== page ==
Blessed be the Ninth Circuit Court of Appeals, for it hath delivered the Lord from false patriotism.
I said as much last year when the liberal court in San Francisco declared that the words "under God" in the Pledge of Allegiance are unconstitutional and shouldn't be recited in public schools. I'll say it again after a more moderate Supreme Court decided recently to take up the issue early next year.
My approach is different from the lawyers who will argue that the phrase is either an exercise in patriotism or an official endorsement of religion. As much as I'd like to liberate God from the pledge, I'd rather de-emphasize or even get rid of it.
As I've said before, as an American, I believe in liberty and justice for all. As a Roman Catholic I believe in life everlasting and the forgiveness of sins. But I don't believe because I stood at attention and repeated a few phrases every weekday in school or at Sunday Mass.
Religious or patriotic recitations don't work so simply, but the true believers want us to think so.
Sixty years ago, when the Pledge of Allegiance did not include a reference to God, the Supreme Court ruled that students had the right of free speech not to recite the pledge or salute the flag. The problem since has been that students don't know they have that choice.
From kindergarten through high school, I can't remember a single teacher or principal who turned to us and said something like, "This pledge is voluntary and if any of you youngsters don't want to say it, that's OK. We'll even protect you from a butt-kicking by the bullies during recess."
Most Americans probably don't know how God was inserted into the pledge: He was drafted during the Cold War.
The godless, communist Soviet Union had stolen Eastern Europe, China, the atom bomb and it was about to steal outer space. At the urging of arch-conservatives, President Dwight D. Eisenhower and Congress inserted "one nation under God" into the official pledge. Personally, I think it was a demotion, what with God already being in charge of the universe. From then on, no American could express his or her allegiance without believing God would guide the nation.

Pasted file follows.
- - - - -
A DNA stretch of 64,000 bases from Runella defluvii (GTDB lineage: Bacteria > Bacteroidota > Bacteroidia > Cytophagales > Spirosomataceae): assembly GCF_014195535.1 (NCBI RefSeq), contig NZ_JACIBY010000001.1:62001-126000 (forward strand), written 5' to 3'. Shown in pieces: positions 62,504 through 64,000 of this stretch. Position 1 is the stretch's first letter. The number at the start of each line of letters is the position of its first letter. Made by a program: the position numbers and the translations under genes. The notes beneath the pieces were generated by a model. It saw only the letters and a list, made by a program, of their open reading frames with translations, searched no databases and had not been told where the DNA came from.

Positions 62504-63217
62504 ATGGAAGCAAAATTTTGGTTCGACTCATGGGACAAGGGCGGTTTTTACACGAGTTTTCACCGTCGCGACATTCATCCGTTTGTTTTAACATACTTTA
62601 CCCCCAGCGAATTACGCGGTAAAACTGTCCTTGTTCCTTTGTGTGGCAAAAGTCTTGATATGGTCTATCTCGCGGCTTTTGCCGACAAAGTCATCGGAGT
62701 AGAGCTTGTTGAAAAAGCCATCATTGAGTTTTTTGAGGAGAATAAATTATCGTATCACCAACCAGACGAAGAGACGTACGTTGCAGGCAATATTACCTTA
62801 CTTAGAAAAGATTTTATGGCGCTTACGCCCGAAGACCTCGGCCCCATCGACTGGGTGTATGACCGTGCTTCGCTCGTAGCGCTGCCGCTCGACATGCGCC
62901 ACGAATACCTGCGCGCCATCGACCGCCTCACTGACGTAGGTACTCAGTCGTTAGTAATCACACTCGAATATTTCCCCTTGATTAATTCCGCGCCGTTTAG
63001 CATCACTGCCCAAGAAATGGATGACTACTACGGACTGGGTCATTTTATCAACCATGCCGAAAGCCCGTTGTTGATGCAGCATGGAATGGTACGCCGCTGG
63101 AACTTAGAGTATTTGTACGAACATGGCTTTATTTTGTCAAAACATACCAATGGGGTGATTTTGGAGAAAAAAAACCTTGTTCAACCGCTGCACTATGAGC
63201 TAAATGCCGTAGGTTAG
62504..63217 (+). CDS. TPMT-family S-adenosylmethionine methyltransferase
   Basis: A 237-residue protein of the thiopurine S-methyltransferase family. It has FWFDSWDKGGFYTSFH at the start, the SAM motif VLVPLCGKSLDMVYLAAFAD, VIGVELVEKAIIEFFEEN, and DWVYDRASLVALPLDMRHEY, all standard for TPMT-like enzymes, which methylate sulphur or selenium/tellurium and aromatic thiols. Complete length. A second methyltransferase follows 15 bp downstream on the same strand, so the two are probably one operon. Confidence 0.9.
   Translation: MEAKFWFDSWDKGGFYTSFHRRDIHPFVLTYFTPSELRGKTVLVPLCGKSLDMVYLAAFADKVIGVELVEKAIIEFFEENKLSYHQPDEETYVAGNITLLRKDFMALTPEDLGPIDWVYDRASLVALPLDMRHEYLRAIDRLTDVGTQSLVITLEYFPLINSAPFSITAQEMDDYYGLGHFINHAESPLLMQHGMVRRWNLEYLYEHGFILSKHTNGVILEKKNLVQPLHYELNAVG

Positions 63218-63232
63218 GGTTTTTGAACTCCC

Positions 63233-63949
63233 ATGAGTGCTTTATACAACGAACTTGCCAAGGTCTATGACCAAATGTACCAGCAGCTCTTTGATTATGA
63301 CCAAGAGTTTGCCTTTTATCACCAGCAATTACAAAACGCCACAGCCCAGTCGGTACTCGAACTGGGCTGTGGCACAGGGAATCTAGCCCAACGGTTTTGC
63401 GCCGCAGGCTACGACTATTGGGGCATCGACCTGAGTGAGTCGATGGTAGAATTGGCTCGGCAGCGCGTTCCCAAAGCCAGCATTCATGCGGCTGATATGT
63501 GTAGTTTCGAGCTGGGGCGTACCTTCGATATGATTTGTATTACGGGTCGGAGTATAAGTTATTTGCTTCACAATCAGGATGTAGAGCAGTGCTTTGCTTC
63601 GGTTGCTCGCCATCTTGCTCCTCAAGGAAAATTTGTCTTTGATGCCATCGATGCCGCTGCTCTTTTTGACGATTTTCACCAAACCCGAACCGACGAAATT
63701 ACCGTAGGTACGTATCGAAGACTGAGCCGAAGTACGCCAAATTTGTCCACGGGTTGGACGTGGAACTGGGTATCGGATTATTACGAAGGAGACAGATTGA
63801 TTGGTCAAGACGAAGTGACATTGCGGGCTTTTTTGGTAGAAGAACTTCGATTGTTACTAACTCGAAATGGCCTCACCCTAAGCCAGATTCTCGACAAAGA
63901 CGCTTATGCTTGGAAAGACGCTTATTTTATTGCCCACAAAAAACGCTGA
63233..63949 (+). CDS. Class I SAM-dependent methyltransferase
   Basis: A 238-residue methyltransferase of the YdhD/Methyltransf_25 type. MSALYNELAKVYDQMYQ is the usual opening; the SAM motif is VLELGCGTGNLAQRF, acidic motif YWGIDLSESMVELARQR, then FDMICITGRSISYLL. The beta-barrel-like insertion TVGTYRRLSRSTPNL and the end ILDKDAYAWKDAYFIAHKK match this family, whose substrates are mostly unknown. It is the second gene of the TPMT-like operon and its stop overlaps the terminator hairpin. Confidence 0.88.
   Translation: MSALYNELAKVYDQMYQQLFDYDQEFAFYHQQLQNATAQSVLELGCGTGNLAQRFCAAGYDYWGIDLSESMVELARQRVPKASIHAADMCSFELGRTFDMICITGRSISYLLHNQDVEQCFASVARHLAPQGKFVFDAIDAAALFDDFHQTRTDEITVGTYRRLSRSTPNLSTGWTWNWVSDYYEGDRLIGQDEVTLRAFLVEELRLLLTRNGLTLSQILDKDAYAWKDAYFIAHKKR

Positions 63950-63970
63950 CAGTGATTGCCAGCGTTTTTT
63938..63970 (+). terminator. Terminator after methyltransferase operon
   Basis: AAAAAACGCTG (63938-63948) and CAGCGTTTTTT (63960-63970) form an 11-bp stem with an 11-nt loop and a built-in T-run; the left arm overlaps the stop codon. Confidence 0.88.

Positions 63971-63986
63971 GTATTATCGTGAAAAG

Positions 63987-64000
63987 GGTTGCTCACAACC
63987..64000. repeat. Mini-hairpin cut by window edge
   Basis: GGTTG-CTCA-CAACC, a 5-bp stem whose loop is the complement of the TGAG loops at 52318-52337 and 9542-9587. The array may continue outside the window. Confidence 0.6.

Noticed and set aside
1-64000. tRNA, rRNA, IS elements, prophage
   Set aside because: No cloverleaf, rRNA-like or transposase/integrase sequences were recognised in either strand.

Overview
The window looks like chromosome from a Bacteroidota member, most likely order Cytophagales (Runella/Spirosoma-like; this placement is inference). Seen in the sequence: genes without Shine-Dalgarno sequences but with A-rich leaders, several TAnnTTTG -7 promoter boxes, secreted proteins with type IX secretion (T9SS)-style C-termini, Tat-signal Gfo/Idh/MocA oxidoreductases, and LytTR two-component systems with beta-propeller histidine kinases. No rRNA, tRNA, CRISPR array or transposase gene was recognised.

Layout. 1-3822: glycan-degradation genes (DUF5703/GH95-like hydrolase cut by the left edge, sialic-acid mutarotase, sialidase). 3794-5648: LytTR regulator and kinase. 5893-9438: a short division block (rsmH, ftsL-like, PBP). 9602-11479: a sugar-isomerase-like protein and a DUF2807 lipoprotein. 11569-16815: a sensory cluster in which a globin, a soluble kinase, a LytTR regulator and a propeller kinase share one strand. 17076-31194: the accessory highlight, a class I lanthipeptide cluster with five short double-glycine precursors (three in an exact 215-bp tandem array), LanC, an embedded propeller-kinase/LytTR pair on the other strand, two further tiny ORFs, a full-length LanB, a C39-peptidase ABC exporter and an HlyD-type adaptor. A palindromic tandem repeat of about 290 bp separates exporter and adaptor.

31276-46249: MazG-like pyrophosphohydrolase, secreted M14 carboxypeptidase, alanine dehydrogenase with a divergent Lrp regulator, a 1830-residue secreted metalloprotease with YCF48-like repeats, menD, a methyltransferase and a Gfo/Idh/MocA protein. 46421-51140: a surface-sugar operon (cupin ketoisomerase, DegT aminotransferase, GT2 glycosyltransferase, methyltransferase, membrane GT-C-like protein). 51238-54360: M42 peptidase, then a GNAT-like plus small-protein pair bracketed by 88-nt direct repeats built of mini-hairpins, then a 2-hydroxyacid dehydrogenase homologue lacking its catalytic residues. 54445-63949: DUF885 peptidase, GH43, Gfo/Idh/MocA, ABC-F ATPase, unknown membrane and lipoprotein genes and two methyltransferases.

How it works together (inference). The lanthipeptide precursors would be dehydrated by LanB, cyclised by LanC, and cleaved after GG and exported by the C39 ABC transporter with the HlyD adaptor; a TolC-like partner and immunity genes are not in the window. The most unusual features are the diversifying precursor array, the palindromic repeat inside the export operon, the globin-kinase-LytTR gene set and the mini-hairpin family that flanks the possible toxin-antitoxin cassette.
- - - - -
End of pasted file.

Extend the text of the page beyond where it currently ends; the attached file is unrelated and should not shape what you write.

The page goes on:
Religious or patriotic recitations aren't inherently bad, but they can become dogmatic in the hands of leaders or institutions that don't follow through with deeper teachings or worse, fail to practice what they preach.
When that happens, too many people begin to believe that merely stating their allegiance is enough, that living by the principles of their nation or faith is for saps or saints.
Go to any death row in America and you will find many condemned men who can recite the Pledge of Allegiance like angelic schoolboys. So can some of the corrupt executives serving time in country-club prisons for ripping off stockholders and pensioners. And what about the child-molesting Catholic priests and the bishops who protected them? Did they not begin each day professing their faith?
I actually enjoy reciting standard articles of faith with everyone else at Mass, but if I sleep through the sermon or fail to live up to that week's Gospel teaching, what have I accomplished? What has the church accomplished? Nothing.
The same goes for the nation. What good can result from compelling children to recite the Pledge of Allegiance if we do not give them honest history, if we do not teach them how to think for themselves, if the government violates its own ideals?
Ultimately, what I do with my faith and patriotism counts more than how many times I declare them. The real lesson behind the Pledge of Allegiance debate is that true faith and patriotism are lived -- not merely recited.
Joe Rodriguez is a columnist for the San Jose Mercury News. His e-mail address is firstname.lastname@example.org.